The Pixilated Podcast

Ep. 109 | Gabrielle Whittaker | Kinaxis

December 21, 2020 Patrick Rife Season 1 Episode 109
The Pixilated Podcast
Ep. 109 | Gabrielle Whittaker | Kinaxis
Show Notes Transcript

Welcome to another episode of the Pixilated Podcast. I’m Patrick Rife and today we’re going to talk with Gabrielle Whittaker from Kinaxis.

Website: https://www.kinaxis.com/en
Facebook: https://www.facebook.com/Kinaxis
Twitter: https://twitter.com/kinaxis
LinkedIn: https://www.linkedin.com/company/kinaxis
Youtube: https://www.youtube.com/user/KinaxisCorporate
Instagram: https://www.instagram.com/kinaxis/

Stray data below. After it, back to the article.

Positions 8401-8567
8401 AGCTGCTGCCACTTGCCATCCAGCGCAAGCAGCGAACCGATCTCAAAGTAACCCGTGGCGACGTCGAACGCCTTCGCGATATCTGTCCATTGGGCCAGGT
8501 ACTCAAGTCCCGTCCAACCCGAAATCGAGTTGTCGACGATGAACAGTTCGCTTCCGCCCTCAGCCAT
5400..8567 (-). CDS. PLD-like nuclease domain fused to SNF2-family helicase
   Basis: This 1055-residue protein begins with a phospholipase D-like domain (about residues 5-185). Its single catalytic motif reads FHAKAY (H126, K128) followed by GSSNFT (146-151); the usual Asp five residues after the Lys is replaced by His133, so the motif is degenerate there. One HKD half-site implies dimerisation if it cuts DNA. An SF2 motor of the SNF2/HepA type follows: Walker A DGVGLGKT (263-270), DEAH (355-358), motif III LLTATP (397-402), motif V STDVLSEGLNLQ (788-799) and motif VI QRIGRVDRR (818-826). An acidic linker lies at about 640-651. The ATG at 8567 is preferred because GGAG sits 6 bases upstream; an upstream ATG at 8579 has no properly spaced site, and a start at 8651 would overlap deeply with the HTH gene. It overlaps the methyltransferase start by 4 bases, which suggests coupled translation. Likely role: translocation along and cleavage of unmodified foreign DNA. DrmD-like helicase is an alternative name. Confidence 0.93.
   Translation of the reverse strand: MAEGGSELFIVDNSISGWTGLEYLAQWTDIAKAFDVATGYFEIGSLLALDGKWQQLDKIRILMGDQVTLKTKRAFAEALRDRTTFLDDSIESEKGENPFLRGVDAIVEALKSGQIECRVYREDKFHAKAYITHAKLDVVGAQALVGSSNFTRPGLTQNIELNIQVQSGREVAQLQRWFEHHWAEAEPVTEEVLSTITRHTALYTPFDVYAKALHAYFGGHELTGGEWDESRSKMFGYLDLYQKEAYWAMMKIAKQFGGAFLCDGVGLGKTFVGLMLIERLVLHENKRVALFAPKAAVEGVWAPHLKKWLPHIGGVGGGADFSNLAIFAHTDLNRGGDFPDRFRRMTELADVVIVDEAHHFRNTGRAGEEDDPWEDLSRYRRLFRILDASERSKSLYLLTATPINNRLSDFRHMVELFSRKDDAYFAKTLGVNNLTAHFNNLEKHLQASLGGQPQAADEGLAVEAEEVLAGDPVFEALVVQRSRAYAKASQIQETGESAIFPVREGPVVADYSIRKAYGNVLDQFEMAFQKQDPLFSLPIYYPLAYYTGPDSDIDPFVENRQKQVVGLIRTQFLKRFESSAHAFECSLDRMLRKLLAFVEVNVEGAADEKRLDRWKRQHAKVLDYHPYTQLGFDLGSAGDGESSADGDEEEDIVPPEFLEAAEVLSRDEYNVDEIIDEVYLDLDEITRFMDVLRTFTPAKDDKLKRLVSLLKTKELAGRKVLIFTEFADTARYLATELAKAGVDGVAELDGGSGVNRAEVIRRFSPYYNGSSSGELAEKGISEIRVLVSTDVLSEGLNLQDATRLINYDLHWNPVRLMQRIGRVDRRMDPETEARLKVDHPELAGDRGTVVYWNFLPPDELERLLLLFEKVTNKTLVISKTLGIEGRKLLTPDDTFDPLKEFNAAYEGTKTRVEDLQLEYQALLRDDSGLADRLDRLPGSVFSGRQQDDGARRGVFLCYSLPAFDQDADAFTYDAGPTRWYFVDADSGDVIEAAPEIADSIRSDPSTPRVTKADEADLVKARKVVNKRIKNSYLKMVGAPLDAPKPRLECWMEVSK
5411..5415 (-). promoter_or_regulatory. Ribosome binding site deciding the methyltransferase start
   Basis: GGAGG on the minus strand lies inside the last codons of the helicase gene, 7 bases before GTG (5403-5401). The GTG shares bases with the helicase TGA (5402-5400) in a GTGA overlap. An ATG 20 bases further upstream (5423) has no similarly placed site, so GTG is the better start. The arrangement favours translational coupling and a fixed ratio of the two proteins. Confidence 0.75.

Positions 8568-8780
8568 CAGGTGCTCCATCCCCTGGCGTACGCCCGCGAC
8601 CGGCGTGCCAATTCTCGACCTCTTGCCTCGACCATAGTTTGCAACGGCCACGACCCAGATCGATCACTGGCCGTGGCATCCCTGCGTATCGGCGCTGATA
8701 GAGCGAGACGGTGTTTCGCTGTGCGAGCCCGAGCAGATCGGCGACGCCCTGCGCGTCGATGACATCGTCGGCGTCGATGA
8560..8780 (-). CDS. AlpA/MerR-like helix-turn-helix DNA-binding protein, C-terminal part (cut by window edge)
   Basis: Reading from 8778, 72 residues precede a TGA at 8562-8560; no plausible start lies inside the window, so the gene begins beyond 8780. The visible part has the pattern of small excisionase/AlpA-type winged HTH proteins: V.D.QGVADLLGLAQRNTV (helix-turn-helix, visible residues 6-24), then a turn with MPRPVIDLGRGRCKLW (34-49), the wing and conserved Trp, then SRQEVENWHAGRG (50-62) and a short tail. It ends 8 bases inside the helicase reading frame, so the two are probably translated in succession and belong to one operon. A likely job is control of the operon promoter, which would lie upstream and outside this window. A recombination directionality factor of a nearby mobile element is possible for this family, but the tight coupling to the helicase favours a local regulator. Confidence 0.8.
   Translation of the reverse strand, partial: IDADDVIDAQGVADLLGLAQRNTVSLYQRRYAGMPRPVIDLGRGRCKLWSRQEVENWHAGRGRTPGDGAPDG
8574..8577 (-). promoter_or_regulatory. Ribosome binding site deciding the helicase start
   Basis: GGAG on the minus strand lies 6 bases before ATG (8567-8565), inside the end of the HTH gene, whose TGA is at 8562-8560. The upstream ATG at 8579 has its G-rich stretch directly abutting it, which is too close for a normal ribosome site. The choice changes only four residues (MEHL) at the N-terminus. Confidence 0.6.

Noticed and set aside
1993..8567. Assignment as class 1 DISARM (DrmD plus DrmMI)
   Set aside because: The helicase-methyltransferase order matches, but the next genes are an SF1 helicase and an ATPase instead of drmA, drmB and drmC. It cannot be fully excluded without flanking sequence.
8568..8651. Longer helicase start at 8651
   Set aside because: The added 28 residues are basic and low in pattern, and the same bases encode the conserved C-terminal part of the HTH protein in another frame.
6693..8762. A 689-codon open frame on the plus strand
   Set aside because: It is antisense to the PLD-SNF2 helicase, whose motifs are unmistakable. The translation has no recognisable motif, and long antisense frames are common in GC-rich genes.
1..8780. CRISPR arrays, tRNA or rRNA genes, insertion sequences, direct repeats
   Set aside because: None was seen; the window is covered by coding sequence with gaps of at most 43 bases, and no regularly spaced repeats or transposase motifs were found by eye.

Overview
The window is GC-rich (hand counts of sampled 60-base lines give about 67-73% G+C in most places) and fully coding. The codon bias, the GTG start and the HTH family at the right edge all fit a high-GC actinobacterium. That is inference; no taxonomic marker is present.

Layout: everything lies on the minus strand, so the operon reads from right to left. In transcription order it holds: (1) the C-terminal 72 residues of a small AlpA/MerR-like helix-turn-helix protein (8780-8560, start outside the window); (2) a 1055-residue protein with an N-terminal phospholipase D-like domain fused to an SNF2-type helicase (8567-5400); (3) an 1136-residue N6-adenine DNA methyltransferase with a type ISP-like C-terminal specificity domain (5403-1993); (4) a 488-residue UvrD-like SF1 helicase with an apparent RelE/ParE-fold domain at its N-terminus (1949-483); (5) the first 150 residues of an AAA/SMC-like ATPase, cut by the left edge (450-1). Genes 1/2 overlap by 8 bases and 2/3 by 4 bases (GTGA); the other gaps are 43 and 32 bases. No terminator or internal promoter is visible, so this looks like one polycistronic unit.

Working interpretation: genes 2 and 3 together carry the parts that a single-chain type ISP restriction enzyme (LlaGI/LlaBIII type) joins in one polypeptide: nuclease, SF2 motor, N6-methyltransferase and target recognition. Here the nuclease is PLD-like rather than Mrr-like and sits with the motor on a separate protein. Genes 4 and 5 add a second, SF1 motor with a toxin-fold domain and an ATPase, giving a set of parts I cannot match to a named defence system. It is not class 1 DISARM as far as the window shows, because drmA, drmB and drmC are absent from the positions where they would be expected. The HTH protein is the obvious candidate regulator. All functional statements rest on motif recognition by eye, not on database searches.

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Hello and welcome to another episode of The Pixilated Podcast. I'm Patrick Rife, and today we're going to be speaking with Gabrielle Whittaker from Kinaxis and also from MPI Ottawa. So without further ado, Gabrielle Welcome to The Pixilated Podcast. Thanks, Patrick, we're really looking forward to, to speaking with you. So so thank you so much for making time out of your day to to chat with us. So Gabrielle, typically, the way that we kick these interviews off is, before we get into the conversation, giving you a chance to kind of just introduce yourself. Maybe you mentioned a little bit about who you are, what you do, it's cetera. For sure. So, um, as you mentioned, my name is Gabrielle and I work for an organization called Kinaxis. So they're a high tech ompany. And I am one of three n their events team here in ttawa, Canada. So they're a lobal company. So we plan vents. Typically all over the orld, though, of course, in 020, that has been virtual orld where we've been planning heir events. And then I'm also member of my local MPI Ottawa hapter. An MPI stands for eeting professional nternational. And they're an rganization, event planners and uppliers, and they are a global ssociation with chapters all ver the world. And I currently erve on the Ottawa Board of irectors as the drafter of ember events. Awesome, perfect, erfect, good CV. So, um, I'm xcited to kind of talk a bit bout Kinaxis. because we h ven't had a ton of guests that a e in kind of such large, p ivate companies. And I think t at that will be or maybe p blic, but large, large c mpanies, I think that'll be r ally interesting to hear a out, as well as our audience i , is certainly used to hearing a out MPI, we have done just a t emendous amount with them. T is year in individual c apters, and with our own m mbership, actually, we we had o the podcast a few months ago, a woman named Melanie matouk, w o used to be involved in an M I in Canada, but she works at P ice Waterhouse, Cooper. So t at was kind of like a good a g od chat as well. But but just g tting started, I'd love to h ar a little bit about like, h w'd you get into the events i dustry? How long have you been a Kinaxis? What's that been li e for you? So I've been I Kinaxi for about seven months. Now, 'm thinking I'm one of the very ew fortunate people to actua ly get a job in the ventu e industry at the begin ing of the pandemic, which I'm v ry grateful for, because of co rse, our industry has been one o the most highly affected by CO ID. And everything that's taken place in 2020, that I joine them at the end of April, the p sition that I applied to was p sted back january, febru ry timeframe. And when the pande ic hit, they still decided to go ahead with it, because they ere just going to you know, move everything online, they' e still going to be a need for m role. So it was fantastic that was still able to join the o ganization. And I've been absol tely loving it helping plan ur large virtual confe ence called connections that ook place about mid Octob r where we had about 3000 regis rants. And at the highest point around 1200 people join us live or some of our sessions. were ypically when we're in perso , we're just about 500 in 2019. So that was fantastic. But then revious to Kinaxis. So I've b en in the industry since about 017. So and what kind of started ignited my passion for dance was actually back in high school. I was working on our grade 12 view school production. And as well as having a small onstage role, my backstage role was being the producer. And I just absolutely loved you know, all the organization that went into it all the different details and it was my teacher who suggested well have you considered going into event management? And I never heard of it, but thus ignited my pursuit of being in the industry. And now here I am, you know, eight years later. That's awesome. So I'm super curious to you. You mentioned that you have you have two other colleagues in in your department. I'd love to know kind of what your role is and and where you fit inside of that team and is is your little core team is that represented in other locations are there are there trios of planners at different locations for connexus. Yeah, so we are the core of our team, the three of us. So my title is event specialist. And then the other two women on our team are the event managers. So my role assist them on on the various conferences and trade shows that we that we have. And then we also have our department fits into corporate marketing. So we're a very large marketing department, we have about 50 people in the marketing department. So events falls under corporate marketing, but then we also have our demand Gen stream where they do more smaller regional events. So there's someone on that team that does some events in the UK. And there's also someone on that team that does events in a pack. But really, when it comes to the big trade shows, the big conference says that's what the events team oversees. So I I think that it would be really interesting to know, probably the job that you applied for, didn't have didn't the the job listing probably didn't directly speak to COVID. But I imagine that your interview process did speak to COVID. So I would love to hear a little bit about what that was like, like, what was that conversation like between your your whatever the hiring members, that your your, your higher up team members that were looking to bring someone on to fill this role? And, you know, like, what was that agile conversation? Because that I mean, we're all still feeling it out, like no matter what, but what was that? Like? What you know, like, Did, did you get a sense for the challenge that you were going to be up against? No, I did not that I don't think anyone did at that point. And so as I mentioned, the posting was around, ended January. And I think by the time I had my first interview, which was eight with HR, and it was over the phone, I want to say it was the first week of March. So that's kind of you know, your typical four screening interview, basic HR questions, seeing if you're a good fit to go to the next stage. And the next stage of interviews was with the events team. And when they schedule it with me, it was scheduled to be in person. But by the time that interview was to take place a few weeks later, around mid March, you know, the pandemic had hit, it had been moved to virtual. So it's kind of an organic process throughout the interview of them, you know, also not really knowing at that point, what the job would look like. So the position as advertised, a large component of it was to actually oversee all of the internal meetings. Because we are a global company, we have over 1000 employees. So we have a lot of different departments that will host either internal meetings with staff or with customers, or what have you. And that had always been done out of house the planning for that, because they didn't have a person to do it internally. So that was one of the big aspects of my role was to bring me in and help do that. Which, you know, by the time I came to start the position, that was no longer the case. So it's very fluid on there and of what the roles and responsibilities would be. But that being said, another component of my job was to assist with their Webinar Program, which had been they had been doing webinars, pre COVID. But, of course, a lot more webinars taking place now in this virtual space. But I think as we were all learning and navigating the landscape of virtual events, it was just a huge learning process. And having a third person there in the department really helped. As we were all trying to figure out what is the virtual conference, what components are the same, what components are different, you know, all the different technologies navigating that field. So there was definitely no shortage of work. And it was wonderful to just be able to dive, you know, feet first into that and learn alongside to very seasoned and established planners. So it's just been a an excellent position, and very happy to be working with them and see what 2021 will bring, hopefully with some more hybrid events. Yeah. So have you um, have you been in the same space with your colleagues yet? You know, what, I actually didn't meet my boss in person till after I'd been working for about three, four months. Yeah. That makes sense. Yeah. So we ended up meeting for lunch, you know, on a patio to be COVID safe and whatnot. But she's the only one I've actually met in person. I haven't met any of my other colleagues in person. So that's also, you know, a hope for 2020 Do you want to be able to be more people face to face? Your colleagues? Yeah. So I'm curious. I'm gonna assume that you guys have had committed to like so many companies to go wait and see approach, right? A lot of people just didn't engage. They were like, we're not doing this. For whatever reason, maybe some was because they thought that it wasn't worth it. Others the learning curve was perceived to be too steep. And now, I think everyone that decided to take the wait and see approach is in the weeds, because you can't make as we're still in it. Here we are, you know, 10 months, 10 months later, and we've got this in front of us for for sure. But I'd love to get an idea for what percentage of your events did have you planned to take virtual? So is there a lesser volume of events taking place with more emphasis on trying to make them bigger, like, what is that bandwidth and and the compromise that needs to take place been like, for you. So to my knowledge of the ones that I've been exposed to, so a lot of the events that we participate that we do aren't necessarily ones where we're the lead planner. So when it comes to the trade shows, for example, we participate in the trade shows, but we're not the one that's running the trade shows. So for events like that, it's been a lot, you know, at the mercy of the other organizers, are they still moving ahead? Are they doing something virtual? How is that looking for them? Um, so for the ones that did the side to still move forward, we did participate, you know, in a virtual environment. And that's, I think a huge learning place in the industry right now is how do you execute a successful virtual trade show, and successful networking, I'd say are two of the biggest challenges that the interest story is facing in a virtual environment. But we've participated in some and some have been successful, some not so much, I think it definitely is hard to get people to visit, you know, a booth, quote, unquote, booth, when it's online, those conversations don't happen as organically than someone walking by the booth and being able to engage with someone directly there and get the information that they're looking for. But when it comes to that customer conference that I was mentioning, that was really the big piece that we had for 2020, that I assisted in and participated in. And as I mentioned, so in 2019, there were about 500 attendees in person. And then for 2020, we saw 3000 registrants, and that contents been on demand. So we've hit almost, you know, the majority of those having watched one piece of content or another. So that is one advantage, you know, of being in a virtual environment is your reaches a lot bigger, especially being a global company. You know, the majority of the delegates we saw in 2019, were from North America, some from Europe, and only a few from APAC, because the conference was held in the United States. But being on a virtual platform, India is actually the country that we saw the second highest number of delegates from. So you know, it just goes to show you that you're able to touch so many more of your customers, so many more of your prospects, when you are in a virtual environment. So I think for us right now, what we're thinking is definitely sticking with a hybrid model to be able to keep having that global reach. Yeah, so it's interesting to hear you to hear you, you know, like, make that, you know, whatever that that suggestion or that observation, because that's been, that's in keeping with a lot of what we have have thought and kind of said on the show for a long time. It's just, you know, there's a handful of different ways to approach what COVID has done to the to the events industry. But at the end of the day, it's it's our belief that that a hybrid model will will be the new model. One, because there's always going to be this element there. I mean, there are a lot of things that are going to go into getting us back to life events, and a lot of it has to do with comfort levels. And that will be gradual, because there are people that are more risk averse and less risk averse, and you know, like those folks will come out of their house more easily or more quickly. But also, it's, I think that it's really underselling the opportunity to frame it only in that light because the reality is, is no matter what your organization is about, probably the core tenants and value of what you do as an organization is, is relatable to a far broader ecosystem with People when you have global access to it, so really the opportunity is is just tremendously more positive in the long run. Because all of a sudden, kind of any organization, no matter how boutique, an organization, it is has the opportunity to really tell their story on a global platform and find supporters and find energy in places that they just would have never have looked before. Completely. And you know, you're overcoming previous obstacles when it comes to travel or budgets, you know, it's a lot more expensive to send an employee to a conference in person. And though you want to have presence at that conference, you can't send your whole team versus when you're engaged in a virtual or hybrid model, okay, you send a couple team members to be there in person, because, again, you know, like I mentioned, the networking just isn't the same in a virtual environment, and you still want to have that face to face contact. But then you're able to have other members of your team take part in least the hybrid portion of the conference, that they are also getting the education. So I think it's only positive, you know, to be moving in this hybrid direction, and you're able to just reach so many more people and companies for them, they're able to have more in there more their employees take part. Yeah. So what about what about KPIs like measurables, that you would have mapped previously? How did those change? Like what you know, are they did do some have to be abandoned altogether? Is it a process of of just reconfiguring how you're thinking about them? I mean, what is that, like? I know, I know that, you know, over the last three to five years, for particularly planners in your position for really large organizations, right? You need data, right? You got like, the CFO wants to understand the data footprint of why we spent this money last year before they're going to sign off on that budget again, for next year. So which is good, right? Like we should all be using data to prove the value of what we're doing. There's no better way to clearly see ROI from any kind of given event. But that being said, I think that so many organizations, were just getting good at starting to implement data capture, and having it move into their their data ecosystem. So that way, they could understand the dollars and cents of everything they were doing. And then this comes in and everything moves online. And like you said, you know, like face to face networking, not the same. And there are other, there are other things that have gotten weaker, arguably, there are probably some other data points that have gotten stronger and easy to easier to clarify. So I'm curious if, from your team's perspective, like, how, how much did you have to stick and move and figure out like, okay, like, this is how we're going to measure engagement, or this is how we're going to measure success. I'll start by saying I'm definitely not the expert, when it comes to that being on a large marketing team. That's really more of our marketing operations and our demand Gen team that look at those mq ELLs and that type of data into deeper effect. But that being said, you know, we set targets for ourselves as to how many customer registrants we wanted, how many prospect registrants we wanted, partners, etc. And we did have our conference take place for free as well. So we set targets based on it being virtual, and it being free, how many people we hoped to have registered and all of those targets were exceeded. In astounding numbers. You know, to give an example, we had set a target of 200 individual prospect registrants and we saw over 800. So those are the kind of, you know, big stats that we were looking at also having people from a lot of different countries, a lot of different regions, different industry verticals, those were kind of the the measure measurements we were using to achieve success. And then also how many people attended our sessions live attended our sessions on demand, how engaged were they during the session? Were they participating in the chat? Are they asking questions? Were they downloading the resources that we had associated with the session? So those are some of the things we were looking at? Yeah. So I imagine that that though, the way that your audience is showing up is See, it's kind of a two part question. I think I'm getting at understanding the working relationship between your department and marketing. I think that it's wonderful to hear you talk about mq ELLs and because I think that that's really an untold story of what success looks like for broad organizations because again, like an event is an extension of an effort right and that being brought back in. So I think that you know what you Like, how close is that working relationship between between marketing and your team? And then when you guys end up with an event where all the sudden, India has just has just showed up and, and and maybe India in a vertical that typically has been the smaller portion in the portfolio, but all of a sudden, there's interest there, you know, like does does that get fast tracked all of a sudden is there is there like a concerted effort by the comms and the marketing team to say like, okay, like we really need to, we need to start taking this more seriously and develop a strategy for whether it's this this geographic region, or whether it's this industry vertical? Well, I think it just makes us more aware, because all our big events usually took place in the States, we didn't really have data historically of who may have wanted to attend, but couldn't. Versus now we can see, hey, we have a big interest base. In India, we have a big interest base, and, you know, these other countries were traveled to the states may be more challenging, because, you know, they're on 14 hour flights or whatnot. So I think it'll definitely be something to think about when we start planning for next year is how to engage you know, those regions, because we want our customers in those regions to be able to participate in our conference. And I think one of the biggest challenge in a virtual or in person event is, you know, time zones, and ensuring that your sessions are at times that are convenient for all of your attendee attendees, and not having just a North America centric mentality, because no one wants to be watching a session at 2am. So just being able to, to accommodate all and, of course, a lot of these events like our customer conference, all the sessions were available on demand after they took place. So at least there also is that where people are able to watch them at a time that is most convenient for them. Yeah. So two more questions. So the first one is, you talked about the sessions being available on demand. Clearly the the provisioning process of, of building out your your stock software and tool stack, based in this virtual world, what does that been like in terms of, I'm sure you've looked at a lot of different virtual platforms to decide what is the one. But the thing that jumps out to me is, I know that big companies, that you're getting things through the IT department and making sure that it passed, the sniff test is challenging, because I know because we're selling PixiWeb into a lot of big clients. And we spent a lot of time telling them about the details of our AWS and, and kind of going through that whole process. So what I'd love to know, like kind of like, what it's been like, to like, do you guys have your set stack? Or is it like, constantly in flux because of whatever reason? And then three, like, What's missing? Like, is there something that's just like, where you you're just constantly like, man, like, this would make our life so much easier, but it's just not there yet? Mm hmm. Maybe I'll start with the last part of your question first, because the easiest to answer, which is what's missing is the networking. And I mean, we saw that in our post event survey, from our conference that took place virtually in October, you just don't have the same opportunities, virtually, that you do in person, those organic conversations, when you're grabbing a coffee at the coffee bar, picking up your lunch from the buffet, they just don't happen. So someone comes out and can solve that issue. I'm sure they're going to get lots and lots of business from the event industry. And in terms of selecting a platform, so yes, it was our IT department was involved in that process. And I don't even know how many hours we spent, you know, on different demos and evaluating different platforms, we must have looked at easily over 30 platforms. But essentially, for us, the most important part is that it had to work. So we had an unfortunate experience back in June with a platform where for the first 45 minutes of our event, there was no audio. And you know, it's just an embarrassing position to be in, no one wants to be in that position. And, you know, at least you know, on the silver lining, thankfully, it was at the beginning of the virtual world and people were more, you know, forgiving of those types of instance taking place. But this is our when we were planning for October. It's our largest event that we do, and it had to go out flawlessly. We wanted to give everyone the best experience possible. So that was definitely one of the high criteria that we went into when selecting a platform for our conference was it had to be bulletproof. So we landed, we ended up using on 24, which is quite seasonal. And in the virtual event world, and we, you know, it went off without a hitch, all of our sessions ran on time, there were no technical issues, we had tons of positive feedback from our, you know, C suite team, from our customers from prospects as to the experience that we delivered. And we also worked with a production company just to even heighten it more, because I think one of the biggest things when you're planning a virtual experience that's different from when you're planning in person, is that a virtual experience has to be a digital experience. You know, one of the things that I've heard the most is, well, no one wants to set on another webinar. However, people have no issues sitting for three hours in front of their TVs at night. So it's not the medium, that's the issue. It's how do you deliver the content so that it's engaging? So that was one of the big things that we also took a mindset. And with our planning is how do we deliver engaging content, and that was we're working with a production company to make the video quality that much higher to have great intros, outros, you know, all those different components that you're used to seeing when you're watching Netflix, or what have you, to keep the audience engaged. And it went really successfully in that regard. And we got a lot of positive feedback when it came to that. And, yeah, definitely, when it came to selecting a platform, it took a lot of people evaluating it, the different components of it, there's a lot more that goes into it than just, you know, when you're selecting a venue, and that's where our IT team was instrumental and aiding us and asking those questions when it came to security and data compliance. And, you know, again, being global data compliance is different in the states is different in Europe as it's different, and, you know, various continents and countries. So there is definitely a lot to think about. So it was a huge team effort. And that was another reason to go with, you know, on 24. That's the more seasoned in the virtual world is, they have all those things ironed out. So we ended up having a very, very successful conference. And I very happy with the experience that we had there. That's incredible. Yeah, you know, we, we supported the all of the the California chapters of MPI did an event back in, I think September, called the Golden State collaborative. And it was a really great event. I actually don't recall what platform that they produced it on. But one of the things that really stood out to me was that when it came to the the main MC, kind of like the main run of show, they filmed it all actually on on a soundstage. So it still had like that onstage production value to it. And I think that it really stood out because of that, because it made it feel much more like content that you were watching and engage with, and a lot less like staring at 40 zoom tiles that are there and being expected to get something from that. And it really, I mean, even in terms of doing like all of the like the sponsor, thank you like all of that was live. And it was a person that was going through it. And so it was not dissimilar to when you go to collision conference. And and Mark Rubin is like the keynote speaker out, you know, or al gore is the keynote speaker, and you're not at the front. So you're watching the the massive monitors that are there in the space, right? Like, that's not that different. And, and you're and you're totally fine with it. Because at the end of the day, it's really that production level that's being brought to the main feed. And when it is a few clicks back from just being a webcam that's up there. It's noticeable to the end user like they really feel that. So it's interesting to to kind of hear you, you mentioned that as well. Yeah, and I think one of the nice things as well as because everyone's at home, all the speakers, you know, it's almost a more intimate because you're seeing inside their homes. And you know, our big keynote speaker for our conference was Simon Sinek. And he did his presentation alongside our CEO, and they did a fireside chat. And it just, it's such a more intimate experience and you feel like you're really part of the conversation because you're seeing inside both their homes. They're not on this huge big stage. So there's definitely you know, some pros and cons to both, but you have to find ways of making it engaging and making it appealing to the audience. Yeah, yeah, that's interesting. Okay, so last question. Before we wrap up. We've talked a bit about hybrid events coming back in so we are I don't know if you saw it, we we conducted this 2020 virtual event trends survey back in August in September, and we just last week published the the report We built out of the whole thing, it's like 36 pages long. And it's all of the info that that event planners need to be reading hospitality people, anyone in the, in the events, you know, like venue ecosystem, there's a lot of valuable stuff that's in there. And and we ended up it was comprised of 600 event professionals and, and hospitality professionals around the globe, like all verticals public companies, private companies, nonprofits, the whole nine yards of a really incredible survey of information. So, with that being said, we are we're going to launch at the very beginning of 2021, we're gonna we're gonna launch a survey, asking people about what they expect from a hybrid event trends. And and then we're going to take all that information, we're gonna pull it together and put it in a highly informative report and give it away again, because I think it's really important for us to be having a global conversation as events and hospitality industry because so much is changing. And the one of the greatest risks is being super compartmentalised. As we figure things out, and really what needs to happen is there needs to be as fluid as a idea share amongst us, because that's the way that we all rewrite the standards, right, we all have to agree on new standards of operation for our events to, you know, to make sure that we're successful to make sure that we're defending and growing the bottom line, but to make sure that people are safe, and that best practices are being like, implemented and shared. And you know, some of those best practices are going to be weird. And if everyone is doing it the same way, then it's easier for the public to say, Okay, this is just how it is right now, as opposed to feeling like you're asking me to do something weird. And like, why? So all of that big setup? What, what do you see is as being some of the maybe not trends, but challenges, the things that you're starting to think about things that your team is starting to think about when that happens? What are the things because it will definitely not ever be, will go back to doing events like we were before, because they'll paradigm shift completely. I think health and safety is the biggest component, you of course, don't want anyone to get sick from going to your event. So prioritizing all those components is definitely going to be a top priority. We haven't started having that conversation quite yet. We'll probably do that in the new year after the holidays. But one of the big things that I'm going to be looking to is there was just a large industry conference that took place at the beginning of the November WEC, and they had 600 delegates in person at that event with another I think 1000 joining online, so was a huge hybrid event, you know, a big event that took place in person during the pandemic. And they're actually MPI, is hosting a webinar about the lessons learned from that event on December 18. So that's definitely something that I'm going to be looking to and tuning in to to see what they put in place. What were their procedures, like what protocols they have. And I think at first glance and article I read, I believe, a couple weeks ago, from the contract tracing that they did two weeks after the event, is there were only two or three people who tested positive for COVID, two weeks post event, which for 600 people in person, you know, I would call that pretty successful, because it could have been much, much worse, right? With that many people and the disease being so easy to to catch as it is. So I think that's definitely going to be one of the leaders in the industry to implement those practices. And also looking to other hybrid events. They're in person events as they come up, and learning from them, seeing what they're doing and also then working with our venue partners, what protocols have they implemented, what are they doing to ensure that the delegates that are on site are safe in their venue? So it's going to be all the the planners and the supplier is really working together to create experiences where people feel safe, or there's confidence that they're not being put at risk because you don't want anyone to feel unsafe when they're at your event. You want them to be there to learn to enjoy to not work and we're going to all have to work together to create I believe the best safest experience that we can. Good answer. Good answer. This has been an awesome awesome chat. I really appreciate it. It's great to get a chance to get to know you a little bit better and get to learn about you know what's going on and can access and the successes that you guys are having congratulations for taking the bull by the horns and And getting into it, I have a lot of admiration for large companies that are just kind of charging into it, you know. And I think that you're setting a great example for lots of small companies and getting out there. So before we go, please let everyone out there. No, I mean, obviously, you're a private planner. So there's probably not a ton of reasons for folks to reach out to you. But also like you're, you're clearly you're an ambassador for MPI, yada, and whatever the case may be. So before we go, just let everybody know, like where they might follow along or get in touch to the need arise, of course, so you can find me on LinkedIn at Gabrielle Whittaker. So you can find me there. And then also, with my MPI hat on I'm happy to share that contact information. So my email is member dash events at MPI ottawa.ca. And if there's any, you know, fellow MPI ORS out there anyone who has questions about the association or, you know, different event trends and stuff, I'm always happy to connect with like minded people on our industry, and, you know, especially, and you being in the States, and I help grow my reach and network in the states as well. So that would be wonderful. So if anyone wants to reach out, feel free to send me a message on LinkedIn, or shoot me an email. Awesome, love it. Gabrielle, thank you so much for taking time out of your Monday to, to record this interview with us. I'm a, I'm excited to get published, I know that our community is going to get a ton of value out of it. And that's really where we're focused. So thank you again for for your time. Awesome. Thanks so much for having me. It was wonderful. All right, guys. That's it another incredible interview with another incredible event professional. Thank you all so much for continuing to patronize and listen to our show. It means the world to us. And and we really love, we love the fact that we put it together and and have it reached so many event professionals. So before we go, I definitely want to just quickly blurb out there over the, you know, 110 episodes or so we've done we've talked a lot about the virtual event trends report. And as you heard on this episode, it's out it's live, it's free to download. So if you're interested in checking it out, head over to pixilated.com you'll find a link there to be able to download it, share it with your friends, colleagues, anyone that you think would benefit again, we we asked for the feedback of you know, five or 600 event professionals across the globe, and they answered resoundingly and we took all that info and just compiled it into an incredible resource. So it's there for you to successfully figure out how to get your events going in the virtual space. So please, head over, check it out, download it. That being said, this brings us to the conclusion of another episode of The Pixilated Podcast before you go. If you could remember to rate review and subscribe, we would appreciate it tremendously. Your reviews help us find more listeners for our podcast and your subscription ensures that you are notified each time we publish a new episode. So without further ado, I'm Patrick peace.